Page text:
Choosing the Best School for your child

If like me you are in the midst of school applications for your pre-schooler, then this blog might help you choose, or at least set your mind at ease.

I have one boy just about to leave infant school and one just about to join - so not only have I experience of choosing that very first school (and not getting our first choice) but also what it's like to do it all over again. 

I remember trying to choose which school would be best for my child and honestly, loosing sleep over it. On reflection, Reception Year is very very similar to nursery (even if they say it's different) and it doesn't matter too much where they will be colouring in and playing. They won't need pencil cases in most schools, or their own casual rucksacks or lunch boxes.

Looking back 3 years ago, I remember very carefully choosing my top 3 schools, only to be told in April that we got our 3rd choice (which was the furthest away). After we accepted the placement, the school emailed us a sort of 'welcome' pack, with pictures of the school, lists of uniform bits needed and all the admin stuff. It was slightly different as covid had just become quite a big deal so the kids weren't allowed in to see the school or have any sessions like they do now. 

We also opted to sit on waiting lists for our closer school choices. That's a whole thing that no one really talks about a lot - there is A LOT of movement in the first few months of schools while people accept and move placements. In 3 years Jasper's class has maybe lost 7-8 kids and gained equal numbers. This is super common and if you don't get your preferred place - it really doesn't mean you won't ever.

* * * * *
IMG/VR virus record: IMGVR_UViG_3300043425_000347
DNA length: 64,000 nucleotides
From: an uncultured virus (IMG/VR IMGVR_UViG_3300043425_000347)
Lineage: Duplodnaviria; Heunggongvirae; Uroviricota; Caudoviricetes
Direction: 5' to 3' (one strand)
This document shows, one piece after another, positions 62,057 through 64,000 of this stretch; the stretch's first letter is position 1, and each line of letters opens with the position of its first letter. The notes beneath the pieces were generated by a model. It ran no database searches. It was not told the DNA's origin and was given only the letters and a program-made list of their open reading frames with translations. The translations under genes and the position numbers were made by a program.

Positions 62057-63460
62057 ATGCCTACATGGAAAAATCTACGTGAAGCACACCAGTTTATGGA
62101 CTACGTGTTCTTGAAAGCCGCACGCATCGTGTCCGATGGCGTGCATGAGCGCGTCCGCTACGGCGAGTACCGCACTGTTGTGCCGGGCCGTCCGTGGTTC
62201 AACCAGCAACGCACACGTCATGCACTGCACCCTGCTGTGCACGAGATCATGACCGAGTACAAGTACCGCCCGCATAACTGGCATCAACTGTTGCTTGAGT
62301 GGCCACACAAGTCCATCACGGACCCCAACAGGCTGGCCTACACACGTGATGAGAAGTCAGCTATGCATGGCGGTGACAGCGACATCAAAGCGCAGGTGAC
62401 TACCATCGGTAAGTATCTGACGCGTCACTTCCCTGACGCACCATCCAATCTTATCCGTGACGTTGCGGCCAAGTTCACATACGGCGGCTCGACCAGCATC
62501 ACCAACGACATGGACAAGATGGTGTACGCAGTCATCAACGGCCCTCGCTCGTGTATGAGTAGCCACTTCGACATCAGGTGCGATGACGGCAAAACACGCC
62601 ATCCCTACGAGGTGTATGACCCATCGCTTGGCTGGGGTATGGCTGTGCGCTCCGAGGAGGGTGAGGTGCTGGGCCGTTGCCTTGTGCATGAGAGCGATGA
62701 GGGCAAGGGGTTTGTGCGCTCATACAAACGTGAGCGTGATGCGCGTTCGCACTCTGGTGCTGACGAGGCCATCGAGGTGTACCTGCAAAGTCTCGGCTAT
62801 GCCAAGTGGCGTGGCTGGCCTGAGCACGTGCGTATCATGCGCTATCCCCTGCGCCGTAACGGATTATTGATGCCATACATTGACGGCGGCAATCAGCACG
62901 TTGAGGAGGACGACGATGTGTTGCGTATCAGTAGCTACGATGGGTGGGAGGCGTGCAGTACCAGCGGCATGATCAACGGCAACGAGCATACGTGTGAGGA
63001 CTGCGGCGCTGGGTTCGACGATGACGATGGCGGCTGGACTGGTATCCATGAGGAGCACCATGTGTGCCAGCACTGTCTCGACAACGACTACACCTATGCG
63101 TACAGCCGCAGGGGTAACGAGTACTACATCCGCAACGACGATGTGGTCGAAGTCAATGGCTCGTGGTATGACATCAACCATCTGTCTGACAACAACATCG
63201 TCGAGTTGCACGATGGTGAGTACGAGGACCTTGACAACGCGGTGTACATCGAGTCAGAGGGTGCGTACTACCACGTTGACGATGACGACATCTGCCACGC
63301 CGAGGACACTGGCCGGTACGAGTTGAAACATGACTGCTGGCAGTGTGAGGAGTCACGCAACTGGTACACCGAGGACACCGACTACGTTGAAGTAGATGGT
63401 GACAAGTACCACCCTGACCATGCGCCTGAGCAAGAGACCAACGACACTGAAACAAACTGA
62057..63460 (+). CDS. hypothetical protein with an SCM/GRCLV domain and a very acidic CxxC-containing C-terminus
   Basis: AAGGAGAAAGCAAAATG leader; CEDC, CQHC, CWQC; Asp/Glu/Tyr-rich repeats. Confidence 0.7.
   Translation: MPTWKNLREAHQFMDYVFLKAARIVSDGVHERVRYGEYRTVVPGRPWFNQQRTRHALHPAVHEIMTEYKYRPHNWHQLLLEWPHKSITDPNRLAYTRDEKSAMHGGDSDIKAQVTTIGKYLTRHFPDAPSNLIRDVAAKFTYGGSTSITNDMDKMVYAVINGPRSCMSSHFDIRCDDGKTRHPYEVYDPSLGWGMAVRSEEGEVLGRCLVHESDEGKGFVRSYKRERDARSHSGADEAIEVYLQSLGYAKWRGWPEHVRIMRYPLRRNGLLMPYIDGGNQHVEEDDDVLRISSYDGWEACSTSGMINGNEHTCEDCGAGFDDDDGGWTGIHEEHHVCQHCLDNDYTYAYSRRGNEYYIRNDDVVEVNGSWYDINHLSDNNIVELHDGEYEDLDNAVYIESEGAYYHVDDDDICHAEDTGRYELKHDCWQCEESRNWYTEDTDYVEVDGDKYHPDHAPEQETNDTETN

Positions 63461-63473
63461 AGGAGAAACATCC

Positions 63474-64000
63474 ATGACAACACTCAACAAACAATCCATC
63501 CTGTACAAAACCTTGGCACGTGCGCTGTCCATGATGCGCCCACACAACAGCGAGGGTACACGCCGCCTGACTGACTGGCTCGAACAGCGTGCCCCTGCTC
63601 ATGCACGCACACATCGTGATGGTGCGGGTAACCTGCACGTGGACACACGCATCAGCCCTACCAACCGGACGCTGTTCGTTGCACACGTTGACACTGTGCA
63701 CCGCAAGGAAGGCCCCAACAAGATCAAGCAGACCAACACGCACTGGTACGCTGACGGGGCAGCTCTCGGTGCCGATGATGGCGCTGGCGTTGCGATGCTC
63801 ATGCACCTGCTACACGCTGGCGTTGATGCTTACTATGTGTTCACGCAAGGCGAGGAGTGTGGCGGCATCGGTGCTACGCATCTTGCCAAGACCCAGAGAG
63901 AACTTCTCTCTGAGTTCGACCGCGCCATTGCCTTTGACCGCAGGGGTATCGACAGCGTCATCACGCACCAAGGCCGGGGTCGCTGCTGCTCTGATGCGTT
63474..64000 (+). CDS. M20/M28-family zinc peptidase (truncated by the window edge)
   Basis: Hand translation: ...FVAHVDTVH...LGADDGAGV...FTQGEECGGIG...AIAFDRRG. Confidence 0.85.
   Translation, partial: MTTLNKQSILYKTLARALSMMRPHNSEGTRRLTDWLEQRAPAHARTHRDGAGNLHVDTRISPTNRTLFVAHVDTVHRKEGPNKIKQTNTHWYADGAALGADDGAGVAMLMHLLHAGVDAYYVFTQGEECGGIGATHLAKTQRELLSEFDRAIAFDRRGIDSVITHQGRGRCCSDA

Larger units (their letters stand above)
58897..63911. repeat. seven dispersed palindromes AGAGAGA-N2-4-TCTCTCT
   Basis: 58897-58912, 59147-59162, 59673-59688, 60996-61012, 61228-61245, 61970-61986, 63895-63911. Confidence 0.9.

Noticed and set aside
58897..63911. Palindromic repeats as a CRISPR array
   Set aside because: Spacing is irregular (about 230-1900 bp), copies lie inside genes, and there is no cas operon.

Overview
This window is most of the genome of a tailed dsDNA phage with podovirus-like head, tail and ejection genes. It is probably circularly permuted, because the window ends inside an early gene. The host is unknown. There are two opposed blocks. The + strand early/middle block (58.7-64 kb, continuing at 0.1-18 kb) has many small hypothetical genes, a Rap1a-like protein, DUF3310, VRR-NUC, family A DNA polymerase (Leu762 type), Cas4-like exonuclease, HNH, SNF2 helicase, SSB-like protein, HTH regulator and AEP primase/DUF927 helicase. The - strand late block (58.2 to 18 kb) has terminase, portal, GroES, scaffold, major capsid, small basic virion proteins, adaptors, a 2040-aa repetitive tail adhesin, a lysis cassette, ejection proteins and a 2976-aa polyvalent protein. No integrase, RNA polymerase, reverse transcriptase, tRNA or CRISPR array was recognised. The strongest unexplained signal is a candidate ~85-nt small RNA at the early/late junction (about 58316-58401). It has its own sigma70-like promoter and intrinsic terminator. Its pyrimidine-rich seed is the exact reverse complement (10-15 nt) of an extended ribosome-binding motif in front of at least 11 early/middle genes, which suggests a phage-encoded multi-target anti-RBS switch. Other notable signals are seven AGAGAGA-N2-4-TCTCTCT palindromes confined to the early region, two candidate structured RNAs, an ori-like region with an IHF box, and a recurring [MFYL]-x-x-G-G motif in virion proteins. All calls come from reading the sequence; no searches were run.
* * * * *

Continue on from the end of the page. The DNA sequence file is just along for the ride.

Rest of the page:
I could go on and on about this, and the system in general, but instead below I've popped down some key points to help you decide what schools to write down first.

The most important thing to consider when choosing a school is your child's personality. In order to figure out which school is best for your child, you need to know what their personality is like. Some schools are more focused on academics while others are more focused on creativity and self-expression. Private schools cost a lot of money, but they often have better resources than public schools. Montessori schools focus on teaching children how to learn and explore through hands-on experiences. Forest school focuses on outdoor learning experiences that can help children develop skills like teamwork and problem solving skills that will help them later in life.

Choosing the right school for your child can be a difficult task. There are many factors to consider and it is important to research and visit all the schools that might be appropriate for your child. Walking through the process of figuring out which school is best for your child can help you make an informed decision. It is crucial to ask yourself what kind of environment would suit your child best?

Do they need a private or public school?

Would they thrive in a Montessori or forest school?

The answers to these questions will help you narrow down your search and find the right fit.

Most full Montessori schools are hard to find - however many schools and nursery schools adopt elements of Montessori learnings. When you visit take a look at not only what the children are doing, but how they are doing it. Are they playing freely? Do they have access to outside? Do they have lots of natural elements within the classroom to roll play with? Very importantly - are the children happy?

Trust your gut and remember how incredible your children are - it's much harder for you than it is for them!